Watching a writer grow is so fun. (It’s the old teacher in me!) Starting next week, I’m sharing Mary’s story with some libraries, have a couple of book signings arranged, including one very special get-together in Mary’s old home town. More information can be found at http://pattilacy.com/, event schedule.
When books capture my heart, I review them on my website. Sigh. So many books, so little time…
So tell us, what, or who, inspired you to take up fiction writing?
Patti: An acquaintance’s mesmerizing yet melancholy first memory captured my heart and wouldn’t let go until I got it onto a computer file. I should add it took ten years for me to work up the nerve to write it.
Is there something unique or special about how you write that you would like to tell us about?
Patti: I scan the newspapers, eavesdrop in bathrooms, capture daydreams to find images that grab hold of my soul and won’t let go. Those images are dumped into a computer file, and I started collecting all the pieces until they begin to fit together, like a puzzle.
How many novels did you have completed before your first sale?
Patti: Kregel, my wonderful publisher, bought my first novel, An Irishwoman’s Tale. I heard Dennis Hillman’s crazy about the Irish!
What inspired you to write An Irishwoman's Tale?
Patti: I love the idea of collecting women’s stories, and after visiting mystical Ireland, I fell in love with the rollicking, brilliant people. The folks at Kregel worked through things and decided to make it happen.
Kregel is a very wise publishing house!
What do you consider to be the most important aspect of honing the craft of fiction writing, and why?
Patti: Learning to show emotion in your work. If the reader can’t connect with your character and throws the book across the room, you’re in trouble.
Do you have any further direction or thoughts that you care to share with weary authors-in-training?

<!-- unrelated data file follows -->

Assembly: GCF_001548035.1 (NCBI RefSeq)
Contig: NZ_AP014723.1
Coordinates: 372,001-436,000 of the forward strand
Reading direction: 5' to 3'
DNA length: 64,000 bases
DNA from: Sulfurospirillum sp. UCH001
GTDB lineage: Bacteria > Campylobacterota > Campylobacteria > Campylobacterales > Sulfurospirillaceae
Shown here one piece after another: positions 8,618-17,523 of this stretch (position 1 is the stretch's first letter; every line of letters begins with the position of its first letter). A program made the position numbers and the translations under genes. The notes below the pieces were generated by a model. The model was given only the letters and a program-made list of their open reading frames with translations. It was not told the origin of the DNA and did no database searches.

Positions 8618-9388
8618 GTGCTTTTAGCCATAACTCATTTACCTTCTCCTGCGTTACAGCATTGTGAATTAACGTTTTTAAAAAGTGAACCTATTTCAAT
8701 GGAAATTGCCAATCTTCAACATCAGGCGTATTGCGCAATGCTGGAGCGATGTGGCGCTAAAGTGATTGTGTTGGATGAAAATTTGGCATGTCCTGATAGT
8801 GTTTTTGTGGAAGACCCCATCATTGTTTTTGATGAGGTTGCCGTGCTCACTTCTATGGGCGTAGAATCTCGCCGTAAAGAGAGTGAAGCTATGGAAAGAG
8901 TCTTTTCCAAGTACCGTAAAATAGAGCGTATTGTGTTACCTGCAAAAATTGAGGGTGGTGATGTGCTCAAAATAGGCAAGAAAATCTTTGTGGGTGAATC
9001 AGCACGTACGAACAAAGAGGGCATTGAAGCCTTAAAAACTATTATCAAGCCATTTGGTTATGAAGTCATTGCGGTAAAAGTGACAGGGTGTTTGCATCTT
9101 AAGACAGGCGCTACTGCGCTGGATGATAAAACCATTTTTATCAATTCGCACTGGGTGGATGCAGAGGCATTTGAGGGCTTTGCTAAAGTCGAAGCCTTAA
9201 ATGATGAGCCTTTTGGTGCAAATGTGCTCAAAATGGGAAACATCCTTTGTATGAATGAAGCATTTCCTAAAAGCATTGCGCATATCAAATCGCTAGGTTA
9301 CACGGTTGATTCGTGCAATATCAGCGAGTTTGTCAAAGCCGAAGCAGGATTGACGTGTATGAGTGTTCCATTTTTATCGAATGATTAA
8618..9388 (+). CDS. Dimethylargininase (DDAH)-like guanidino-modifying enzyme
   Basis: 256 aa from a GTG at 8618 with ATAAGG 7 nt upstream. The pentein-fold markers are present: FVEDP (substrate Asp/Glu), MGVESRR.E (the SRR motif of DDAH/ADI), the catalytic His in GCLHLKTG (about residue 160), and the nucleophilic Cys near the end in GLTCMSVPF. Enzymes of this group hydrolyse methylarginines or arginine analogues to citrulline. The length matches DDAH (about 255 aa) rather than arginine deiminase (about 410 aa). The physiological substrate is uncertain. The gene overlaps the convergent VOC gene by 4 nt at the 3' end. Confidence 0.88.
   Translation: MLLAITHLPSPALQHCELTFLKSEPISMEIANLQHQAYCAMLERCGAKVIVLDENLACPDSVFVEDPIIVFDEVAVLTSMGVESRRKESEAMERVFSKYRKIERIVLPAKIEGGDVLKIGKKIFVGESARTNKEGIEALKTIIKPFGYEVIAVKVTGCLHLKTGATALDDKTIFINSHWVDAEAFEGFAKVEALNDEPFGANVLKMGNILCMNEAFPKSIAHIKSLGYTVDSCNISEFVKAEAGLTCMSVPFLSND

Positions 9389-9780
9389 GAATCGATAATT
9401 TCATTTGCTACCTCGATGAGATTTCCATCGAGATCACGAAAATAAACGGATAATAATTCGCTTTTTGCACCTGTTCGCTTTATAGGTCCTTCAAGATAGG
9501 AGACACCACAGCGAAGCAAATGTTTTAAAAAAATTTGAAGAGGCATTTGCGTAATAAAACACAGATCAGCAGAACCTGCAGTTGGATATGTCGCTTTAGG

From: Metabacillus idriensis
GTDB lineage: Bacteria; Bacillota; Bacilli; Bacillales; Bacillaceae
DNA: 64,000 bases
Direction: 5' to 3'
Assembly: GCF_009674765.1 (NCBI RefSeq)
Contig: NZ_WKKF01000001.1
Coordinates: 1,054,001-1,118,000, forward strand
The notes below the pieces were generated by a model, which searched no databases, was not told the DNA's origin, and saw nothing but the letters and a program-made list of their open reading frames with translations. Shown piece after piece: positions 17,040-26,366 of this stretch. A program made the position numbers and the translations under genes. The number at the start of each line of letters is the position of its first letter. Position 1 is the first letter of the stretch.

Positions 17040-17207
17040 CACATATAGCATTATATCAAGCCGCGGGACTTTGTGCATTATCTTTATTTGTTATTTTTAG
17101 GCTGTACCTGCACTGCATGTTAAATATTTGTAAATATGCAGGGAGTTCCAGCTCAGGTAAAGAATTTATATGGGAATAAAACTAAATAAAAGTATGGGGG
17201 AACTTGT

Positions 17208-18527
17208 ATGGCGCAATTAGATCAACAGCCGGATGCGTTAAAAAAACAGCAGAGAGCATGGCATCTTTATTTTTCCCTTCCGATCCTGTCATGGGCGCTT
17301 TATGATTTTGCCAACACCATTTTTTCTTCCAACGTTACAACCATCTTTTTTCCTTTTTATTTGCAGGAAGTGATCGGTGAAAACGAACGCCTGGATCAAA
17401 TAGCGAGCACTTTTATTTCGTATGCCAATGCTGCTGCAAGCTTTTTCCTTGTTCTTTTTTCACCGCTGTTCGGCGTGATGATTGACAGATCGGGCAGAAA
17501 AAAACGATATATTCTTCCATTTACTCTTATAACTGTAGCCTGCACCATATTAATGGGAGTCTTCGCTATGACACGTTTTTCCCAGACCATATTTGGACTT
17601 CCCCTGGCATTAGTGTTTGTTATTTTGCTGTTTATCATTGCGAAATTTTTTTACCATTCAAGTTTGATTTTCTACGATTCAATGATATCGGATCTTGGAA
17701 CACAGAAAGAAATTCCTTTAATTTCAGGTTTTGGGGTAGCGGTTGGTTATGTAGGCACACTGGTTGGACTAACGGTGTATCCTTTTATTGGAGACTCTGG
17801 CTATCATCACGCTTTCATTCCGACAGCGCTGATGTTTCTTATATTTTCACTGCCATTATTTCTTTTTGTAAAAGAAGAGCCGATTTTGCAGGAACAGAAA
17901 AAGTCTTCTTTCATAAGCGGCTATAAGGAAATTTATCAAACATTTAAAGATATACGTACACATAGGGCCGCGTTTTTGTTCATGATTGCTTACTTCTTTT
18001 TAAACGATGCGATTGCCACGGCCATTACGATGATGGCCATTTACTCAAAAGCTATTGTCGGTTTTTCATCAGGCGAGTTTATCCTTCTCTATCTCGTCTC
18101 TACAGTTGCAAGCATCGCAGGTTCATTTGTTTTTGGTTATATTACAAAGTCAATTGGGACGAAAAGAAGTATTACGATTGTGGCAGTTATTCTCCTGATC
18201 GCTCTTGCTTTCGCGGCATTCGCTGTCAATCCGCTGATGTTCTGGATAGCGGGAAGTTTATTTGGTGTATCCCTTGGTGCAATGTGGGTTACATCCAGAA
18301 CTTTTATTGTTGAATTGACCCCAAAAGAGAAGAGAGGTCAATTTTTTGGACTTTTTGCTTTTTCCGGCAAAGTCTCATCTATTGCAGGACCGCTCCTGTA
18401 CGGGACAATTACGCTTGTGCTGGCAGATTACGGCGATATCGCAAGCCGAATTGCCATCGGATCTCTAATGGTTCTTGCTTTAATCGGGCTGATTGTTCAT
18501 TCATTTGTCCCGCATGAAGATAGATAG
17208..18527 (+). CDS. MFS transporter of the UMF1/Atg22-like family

Patti: Just read, read, read. And write for that Audience of One. If I would take the latter piece of advice, there wouldn’t be a bad writing day!
Thank you so much, Patti, for sharing all this with us. You are a very special author indeed! For more information about Patti and her books, please visit her website, www.pattilacy.com.
Patti: Thank you, Pearl Girl! Hope to come back soon.
An Irishwoman’s Tale,
Women’s Contemporary Christian Fiction,
released August 31, 2008.
Amazon Purchasing Quick Link.
Back Cover Blurb: Mary Freeman's earliest memory has haunted her since childhood: An old oaken table, bitter faces drinking bitter tea, a heated discussion of what's to be done with the "little eejit"--her. Now she is far removed from this family that didn't want her, and separated from her native Ireland. Living in the United States heartland, Mary searches out fulfilling roles--entrepreneur, wife, Christian, mother, community servant--but her loneliness and torment remain as acute as ever.
A crisis in her youngest daughter's life--and the encouragement of Sally, a plucky Southern transplant--propels Mary back to the rocky cliffs of her home in County Clare, Ireland. Her harrowing journey unveils her tragic past, and forces her face-to-face with God.
BOOK GIVEAWAY: For a chance to win a copy of Patti Lacy's An Irishwoman's Tale, please leave a pertinent comment in this post with your augmented e-mail address by Wednesday, September 17, 2008, 9:00 p.m. Eastern time.
Congratulations to Mimi B. Your name was drawn for a copy of Patti Lacy's An Irishwoman's Tale.
Good luck to All!